Is it not an ‘option’ to wish to deal such an undead monster a blow? Why so certain that the spivs are right?  I happen to think the spivs are wrong. And I say that not because I am a depressed, craven xenophobe, but because I have thought about it.

Don’t get me wrong. Remember I argued for Remain. But I dislike the bigoted generalizations and crude stereotyping of the Leave voters. I met some of them and some of them were thoughtful and considered, decent people. Who voted according to a logic which Ms Penny is either ignorant of or finds inconvenient to admit exists.

I agree with the author when she says,

…the Conservatives have spent six years systematically defunding the health service and cutting public spending to the bone. Brexit will mean more of that, not less.

When I spoke for Remain I suggested it was not simply about what people wanted to leave, but that they should think hard about what they would be left with. In this case, as Laurie Penny says, the choice they made has delivered us all to a Tory government that can hope to do as it wants free of any restrain at all. I agree with this. I think we are now facing the battle our times. The fight for democracy itself. But all this vote has done is bring the battle nearer.  It was upon us anyway. The outlines of the fight are perhaps less easy to ignore that’s all.

And this battle, THE battle of our time, will require a courage and a faith in each other that we are squandering with every word of this bilious brexit name-calling.  Just because the vote went against what I felt was better, what Ms Penny is certain is better, does not mean, as she concludes,  that this nation must somehow re-find the,

…capacity for tolerance, a new resilience, a way to recover ourselves and remember our common humanity.

I personally resent the implication that simply because the vote did not go as she decided it must, that somehow common humanity is endangered. Common humanity is not the exclusive preserve of ‘Remain’ voters.

If you can bare it one last time.

I want my country back. I want my scrappy, tolerant, forward-thinking, creative country,

I am all these things. So are my friends. We are all still here. Living in the North. Some of us are even working class!

…the country of David Bowie, not Paul Daniels; the country of Sadiq Khan, not Boris Johnson; the country of J K Rowling, not Enid Blyton; the country not of Nigel Farage, but Jo Cox.

Let me just get this out.  You do not have to like Paul Daniels if you don’t like David Bowie. Ms Penny should refrain from endlessly deciding what the range of choices are and what you must be like if you’re not like her.  I don’t particularly like either Sadiq Khan or Boris Johnson. And I wouldn’t chose to read either JK Rowling or Enid Blyton.  I have completely other tastes, other concerns, other ideas. Ms Penny might not realise it but there are other world views not defined by her narrow views.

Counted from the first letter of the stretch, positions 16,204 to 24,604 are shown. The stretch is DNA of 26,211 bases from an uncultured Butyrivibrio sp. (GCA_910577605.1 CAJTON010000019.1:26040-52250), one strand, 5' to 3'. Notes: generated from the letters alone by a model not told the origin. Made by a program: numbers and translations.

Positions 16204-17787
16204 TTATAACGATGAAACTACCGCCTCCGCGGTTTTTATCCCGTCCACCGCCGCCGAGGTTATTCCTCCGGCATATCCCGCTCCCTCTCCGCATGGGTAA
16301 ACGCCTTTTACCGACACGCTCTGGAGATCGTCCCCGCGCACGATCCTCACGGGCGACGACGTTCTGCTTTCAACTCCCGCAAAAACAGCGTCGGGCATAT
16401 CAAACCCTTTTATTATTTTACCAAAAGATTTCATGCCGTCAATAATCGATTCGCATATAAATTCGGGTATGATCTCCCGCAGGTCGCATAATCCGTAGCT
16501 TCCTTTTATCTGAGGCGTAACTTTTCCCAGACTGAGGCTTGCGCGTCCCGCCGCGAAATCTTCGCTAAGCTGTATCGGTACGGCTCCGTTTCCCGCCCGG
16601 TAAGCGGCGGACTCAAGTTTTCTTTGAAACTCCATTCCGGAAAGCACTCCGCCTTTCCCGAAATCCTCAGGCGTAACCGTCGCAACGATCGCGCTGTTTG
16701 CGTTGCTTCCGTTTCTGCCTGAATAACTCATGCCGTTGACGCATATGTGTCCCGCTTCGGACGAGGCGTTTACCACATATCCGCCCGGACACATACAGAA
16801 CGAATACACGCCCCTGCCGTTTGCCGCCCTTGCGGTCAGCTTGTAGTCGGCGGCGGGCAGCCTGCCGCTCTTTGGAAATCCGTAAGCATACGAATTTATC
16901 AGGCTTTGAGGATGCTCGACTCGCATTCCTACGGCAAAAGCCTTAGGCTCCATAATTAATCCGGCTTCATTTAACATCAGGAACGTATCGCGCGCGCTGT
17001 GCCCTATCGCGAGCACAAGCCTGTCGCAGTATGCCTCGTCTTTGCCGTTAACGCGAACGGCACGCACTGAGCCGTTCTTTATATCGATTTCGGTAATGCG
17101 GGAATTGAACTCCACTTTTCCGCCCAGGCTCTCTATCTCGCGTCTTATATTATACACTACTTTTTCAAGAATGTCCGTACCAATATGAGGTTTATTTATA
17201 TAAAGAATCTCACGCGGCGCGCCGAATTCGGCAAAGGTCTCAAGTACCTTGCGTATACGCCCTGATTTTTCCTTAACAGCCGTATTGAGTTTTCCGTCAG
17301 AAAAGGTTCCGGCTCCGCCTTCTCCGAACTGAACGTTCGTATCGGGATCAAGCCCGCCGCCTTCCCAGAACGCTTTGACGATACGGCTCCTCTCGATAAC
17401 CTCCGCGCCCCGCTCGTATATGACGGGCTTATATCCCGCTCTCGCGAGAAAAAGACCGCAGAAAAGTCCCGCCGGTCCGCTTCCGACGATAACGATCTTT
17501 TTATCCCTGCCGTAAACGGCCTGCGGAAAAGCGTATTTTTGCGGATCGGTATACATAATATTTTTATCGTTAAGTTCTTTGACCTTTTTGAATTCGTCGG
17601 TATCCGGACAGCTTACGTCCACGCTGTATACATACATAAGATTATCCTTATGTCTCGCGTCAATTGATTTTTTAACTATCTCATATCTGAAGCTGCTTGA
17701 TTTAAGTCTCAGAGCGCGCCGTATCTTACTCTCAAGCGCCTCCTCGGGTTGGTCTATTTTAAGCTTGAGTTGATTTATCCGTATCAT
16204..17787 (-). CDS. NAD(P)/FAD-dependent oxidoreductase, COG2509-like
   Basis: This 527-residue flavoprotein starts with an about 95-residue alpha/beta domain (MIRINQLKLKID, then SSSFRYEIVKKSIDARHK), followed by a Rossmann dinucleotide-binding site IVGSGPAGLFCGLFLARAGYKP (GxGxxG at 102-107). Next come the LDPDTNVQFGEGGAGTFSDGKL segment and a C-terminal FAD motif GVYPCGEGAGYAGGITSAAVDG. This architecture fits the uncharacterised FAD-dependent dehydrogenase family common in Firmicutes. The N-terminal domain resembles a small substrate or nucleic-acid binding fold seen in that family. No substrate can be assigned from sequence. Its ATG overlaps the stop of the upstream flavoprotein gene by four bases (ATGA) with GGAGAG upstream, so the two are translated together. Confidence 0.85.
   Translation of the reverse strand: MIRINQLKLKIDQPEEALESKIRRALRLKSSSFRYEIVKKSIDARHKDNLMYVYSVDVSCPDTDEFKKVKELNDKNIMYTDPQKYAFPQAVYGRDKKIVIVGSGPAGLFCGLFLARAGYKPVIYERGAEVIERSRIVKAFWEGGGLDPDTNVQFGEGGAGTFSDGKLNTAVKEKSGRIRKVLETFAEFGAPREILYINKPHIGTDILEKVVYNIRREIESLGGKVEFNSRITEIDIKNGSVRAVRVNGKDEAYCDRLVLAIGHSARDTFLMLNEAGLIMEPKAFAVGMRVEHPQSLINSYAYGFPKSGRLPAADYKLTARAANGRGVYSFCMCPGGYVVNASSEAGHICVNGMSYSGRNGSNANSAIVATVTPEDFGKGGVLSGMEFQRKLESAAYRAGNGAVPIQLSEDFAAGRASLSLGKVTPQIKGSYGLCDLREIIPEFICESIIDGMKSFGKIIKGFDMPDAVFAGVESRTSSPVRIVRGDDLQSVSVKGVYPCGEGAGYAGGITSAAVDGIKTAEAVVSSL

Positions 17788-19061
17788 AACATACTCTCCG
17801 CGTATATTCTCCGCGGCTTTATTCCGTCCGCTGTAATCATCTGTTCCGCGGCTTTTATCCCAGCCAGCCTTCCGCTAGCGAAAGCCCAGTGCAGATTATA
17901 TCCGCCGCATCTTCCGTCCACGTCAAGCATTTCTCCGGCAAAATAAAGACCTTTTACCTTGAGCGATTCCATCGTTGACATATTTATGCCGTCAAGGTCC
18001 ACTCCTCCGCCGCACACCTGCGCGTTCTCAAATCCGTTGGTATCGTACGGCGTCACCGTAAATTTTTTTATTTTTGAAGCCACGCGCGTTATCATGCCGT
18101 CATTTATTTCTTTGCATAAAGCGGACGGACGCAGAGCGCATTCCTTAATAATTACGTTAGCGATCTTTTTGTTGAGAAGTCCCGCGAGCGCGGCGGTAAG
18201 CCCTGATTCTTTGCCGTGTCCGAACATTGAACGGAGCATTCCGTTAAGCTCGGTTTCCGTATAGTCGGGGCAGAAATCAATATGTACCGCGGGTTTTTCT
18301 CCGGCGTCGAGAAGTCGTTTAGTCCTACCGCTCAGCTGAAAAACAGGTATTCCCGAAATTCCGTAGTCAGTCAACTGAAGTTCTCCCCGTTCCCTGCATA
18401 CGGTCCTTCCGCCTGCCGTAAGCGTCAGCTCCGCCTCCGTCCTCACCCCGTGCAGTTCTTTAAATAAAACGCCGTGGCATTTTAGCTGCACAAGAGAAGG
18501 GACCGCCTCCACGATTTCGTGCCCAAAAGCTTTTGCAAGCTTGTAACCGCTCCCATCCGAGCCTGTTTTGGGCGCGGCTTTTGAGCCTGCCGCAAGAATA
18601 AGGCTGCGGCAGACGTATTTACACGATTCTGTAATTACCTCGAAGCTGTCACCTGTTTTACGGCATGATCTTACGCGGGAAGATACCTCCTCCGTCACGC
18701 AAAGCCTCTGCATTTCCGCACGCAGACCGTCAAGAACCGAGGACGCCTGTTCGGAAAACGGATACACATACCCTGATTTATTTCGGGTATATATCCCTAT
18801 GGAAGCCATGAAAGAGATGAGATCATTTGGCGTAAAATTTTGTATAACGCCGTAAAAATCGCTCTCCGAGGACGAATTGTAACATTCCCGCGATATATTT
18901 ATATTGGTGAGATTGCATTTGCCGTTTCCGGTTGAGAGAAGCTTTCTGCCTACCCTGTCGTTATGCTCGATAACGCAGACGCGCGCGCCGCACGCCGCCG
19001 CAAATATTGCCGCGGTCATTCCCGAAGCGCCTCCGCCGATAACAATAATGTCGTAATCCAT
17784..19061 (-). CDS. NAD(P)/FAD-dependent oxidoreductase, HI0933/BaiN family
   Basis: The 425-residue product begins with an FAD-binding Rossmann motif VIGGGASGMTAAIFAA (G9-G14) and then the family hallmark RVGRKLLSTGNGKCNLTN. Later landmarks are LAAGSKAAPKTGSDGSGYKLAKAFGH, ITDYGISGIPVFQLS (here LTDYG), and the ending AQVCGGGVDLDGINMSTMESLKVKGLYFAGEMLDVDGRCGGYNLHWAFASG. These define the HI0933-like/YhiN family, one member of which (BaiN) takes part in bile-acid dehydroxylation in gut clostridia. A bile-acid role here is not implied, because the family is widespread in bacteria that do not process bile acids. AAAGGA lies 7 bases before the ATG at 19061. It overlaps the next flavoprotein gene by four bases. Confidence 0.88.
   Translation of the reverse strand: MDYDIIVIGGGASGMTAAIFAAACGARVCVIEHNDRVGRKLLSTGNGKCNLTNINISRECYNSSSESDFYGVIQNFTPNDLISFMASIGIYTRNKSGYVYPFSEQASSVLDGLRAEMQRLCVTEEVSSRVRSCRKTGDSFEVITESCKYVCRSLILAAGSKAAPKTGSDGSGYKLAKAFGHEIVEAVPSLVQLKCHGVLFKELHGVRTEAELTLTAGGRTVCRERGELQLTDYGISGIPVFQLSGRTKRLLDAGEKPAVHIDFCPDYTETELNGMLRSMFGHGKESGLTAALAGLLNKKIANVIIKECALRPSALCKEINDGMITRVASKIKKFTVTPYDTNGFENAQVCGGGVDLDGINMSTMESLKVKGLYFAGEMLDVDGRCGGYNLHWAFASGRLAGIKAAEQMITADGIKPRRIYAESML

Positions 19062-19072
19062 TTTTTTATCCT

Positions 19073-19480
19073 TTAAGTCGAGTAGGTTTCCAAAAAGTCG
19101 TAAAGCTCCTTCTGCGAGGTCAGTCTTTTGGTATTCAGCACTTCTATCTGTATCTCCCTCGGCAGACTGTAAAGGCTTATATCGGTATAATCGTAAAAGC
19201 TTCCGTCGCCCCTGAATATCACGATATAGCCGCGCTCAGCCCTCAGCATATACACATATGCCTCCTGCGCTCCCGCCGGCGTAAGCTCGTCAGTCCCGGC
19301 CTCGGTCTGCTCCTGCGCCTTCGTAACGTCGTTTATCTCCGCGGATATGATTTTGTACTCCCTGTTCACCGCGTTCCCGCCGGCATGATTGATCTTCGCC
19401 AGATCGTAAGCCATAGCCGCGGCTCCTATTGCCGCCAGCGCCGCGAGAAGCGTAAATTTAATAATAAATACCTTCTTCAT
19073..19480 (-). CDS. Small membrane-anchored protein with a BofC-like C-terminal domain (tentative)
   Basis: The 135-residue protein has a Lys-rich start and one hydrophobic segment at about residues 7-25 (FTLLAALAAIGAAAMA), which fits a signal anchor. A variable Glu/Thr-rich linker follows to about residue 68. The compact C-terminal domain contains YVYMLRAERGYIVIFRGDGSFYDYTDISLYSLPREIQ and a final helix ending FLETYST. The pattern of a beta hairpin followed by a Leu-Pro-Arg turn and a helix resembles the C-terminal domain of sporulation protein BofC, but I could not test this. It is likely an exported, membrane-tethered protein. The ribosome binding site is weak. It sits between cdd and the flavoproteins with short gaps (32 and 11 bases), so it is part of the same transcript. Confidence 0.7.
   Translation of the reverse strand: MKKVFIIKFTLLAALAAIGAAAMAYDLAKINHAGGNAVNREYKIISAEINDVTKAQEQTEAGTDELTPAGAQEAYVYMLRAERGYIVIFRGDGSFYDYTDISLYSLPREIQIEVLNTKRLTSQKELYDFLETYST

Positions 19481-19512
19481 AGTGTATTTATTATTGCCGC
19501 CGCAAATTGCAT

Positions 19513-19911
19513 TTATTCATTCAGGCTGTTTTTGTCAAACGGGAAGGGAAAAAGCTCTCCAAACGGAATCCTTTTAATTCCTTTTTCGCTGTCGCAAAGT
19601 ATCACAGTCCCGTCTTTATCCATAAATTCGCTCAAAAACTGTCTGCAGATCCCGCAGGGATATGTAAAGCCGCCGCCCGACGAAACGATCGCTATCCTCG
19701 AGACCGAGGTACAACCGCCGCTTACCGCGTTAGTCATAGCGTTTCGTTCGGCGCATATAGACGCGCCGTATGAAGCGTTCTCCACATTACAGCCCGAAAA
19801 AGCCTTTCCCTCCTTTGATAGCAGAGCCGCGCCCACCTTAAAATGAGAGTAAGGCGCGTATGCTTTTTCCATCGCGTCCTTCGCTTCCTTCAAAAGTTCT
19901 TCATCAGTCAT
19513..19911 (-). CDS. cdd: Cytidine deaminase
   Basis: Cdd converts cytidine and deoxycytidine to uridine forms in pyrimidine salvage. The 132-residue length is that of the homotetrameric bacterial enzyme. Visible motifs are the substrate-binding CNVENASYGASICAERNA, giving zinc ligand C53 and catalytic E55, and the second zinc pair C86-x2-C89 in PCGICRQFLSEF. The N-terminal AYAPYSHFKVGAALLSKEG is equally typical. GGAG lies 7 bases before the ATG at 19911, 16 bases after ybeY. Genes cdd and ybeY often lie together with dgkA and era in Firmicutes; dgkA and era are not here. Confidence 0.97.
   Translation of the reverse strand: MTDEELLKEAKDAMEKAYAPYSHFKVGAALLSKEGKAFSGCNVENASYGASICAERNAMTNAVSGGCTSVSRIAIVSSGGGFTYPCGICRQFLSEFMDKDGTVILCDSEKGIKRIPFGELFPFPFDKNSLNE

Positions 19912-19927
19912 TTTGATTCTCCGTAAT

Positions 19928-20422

Britain, like everywhere else, has always had its cringing, fearful side, its cruel delusions, its racist fringe movements, its demagogues preying on the dispossessed.

True. It has also had its condescending, sanctimonious, holier-than-thou, leave-it-to-your-betters pundits who get themselves in a terrible state whenever they think the great unwashed, working-class are in danger of interfering in a decision their self-declared social betters feel should definitely be left to them.

I am sure Ms Penny is well-intentioned and essentially good-hearted. The problem is, at least in this article, she comes across as feeling she, and those in her in-group, are the only ones who are. Her article reeks of the assumption that  ‘Remainers’ are well intentioned, whereas “leavers’ are either malign or simply stupid, selfish and craven.

I think we would do well to remind ourselves that not every “remain’ voter thinks as Ms Penny’s does. And not every ‘Leave’ voter is as her stereotype. There are people who thought there was no good choice in this referendum. People who thought remaining in a Europe that is being corrupted by corporate lackeys is only marginally better than a Uk that is already very definitely corrupted by corporate lackeys. People who thought all the arguments over lost sovereignty were misdirection, distracting people from the fact that far more of our sovereignty will begin away by signing the CETA, TTIP and TISA trade deals than was ever given to Europe.

None of our problems were on the ballot. None would have been addressed let alone solved by the referendum no matter which way it was decided.

All our battles are still before us. The real question, perhaps the only question, is whether we descend into the spite-filled bigotry of ‘Us and Them’ or chose to actually listen to and understand the realities of each others lives and fears. And in so doing re-find all the things that people tell us we have lost.
What makes the desert beautiful is that somewhere it hides a well.